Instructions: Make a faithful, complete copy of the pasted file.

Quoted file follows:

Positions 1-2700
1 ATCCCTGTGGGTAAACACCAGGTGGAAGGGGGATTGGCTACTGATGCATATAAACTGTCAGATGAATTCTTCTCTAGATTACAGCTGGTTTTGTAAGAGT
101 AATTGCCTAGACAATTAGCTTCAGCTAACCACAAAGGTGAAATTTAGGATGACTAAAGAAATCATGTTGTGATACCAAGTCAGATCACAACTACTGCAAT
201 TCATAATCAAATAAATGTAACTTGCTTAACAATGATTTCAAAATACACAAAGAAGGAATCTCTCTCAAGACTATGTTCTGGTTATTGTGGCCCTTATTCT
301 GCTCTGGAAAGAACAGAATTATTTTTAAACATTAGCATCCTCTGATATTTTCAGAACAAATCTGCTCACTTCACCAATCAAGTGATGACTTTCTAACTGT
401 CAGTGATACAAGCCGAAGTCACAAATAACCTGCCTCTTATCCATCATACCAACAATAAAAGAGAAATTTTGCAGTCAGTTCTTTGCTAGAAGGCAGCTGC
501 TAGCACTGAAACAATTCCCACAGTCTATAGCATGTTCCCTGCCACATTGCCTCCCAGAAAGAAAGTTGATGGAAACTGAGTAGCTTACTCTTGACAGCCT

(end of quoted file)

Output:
Positions 1-2700
1 ATCCCTGTGGGTAAACACCAGGTGGAAGGGGGATTGGCTACTGATGCATATAAACTGTCAGATGAATTCTTCTCTAGATTACAGCTGGTTTTGTAAGAGT
101 AATTGCCTAGACAATTAGCTTCAGCTAACCACAAAGGTGAAATTTAGGATGACTAAAGAAATCATGTTGTGATACCAAGTCAGATCACAACTACTGCAAT
201 TCATAATCAAATAAATGTAACTTGCTTAACAATGATTTCAAAATACACAAAGAAGGAATCTCTCTCAAGACTATGTTCTGGTTATTGTGGCCCTTATTCT
301 GCTCTGGAAAGAACAGAATTATTTTTAAACATTAGCATCCTCTGATATTTTCAGAACAAATCTGCTCACTTCACCAATCAAGTGATGACTTTCTAACTGT
401 CAGTGATACAAGCCGAAGTCACAAATAACCTGCCTCTTATCCATCATACCAACAATAAAAGAGAAATTTTGCAGTCAGTTCTTTGCTAGAAGGCAGCTGC
501 TAGCACTGAAACAATTCCCACAGTCTATAGCATGTTCCCTGCCACATTGCCTCCCAGAAAGAAAGTTGATGGAAACTGAGTAGCTTACTCTTGACAGCCT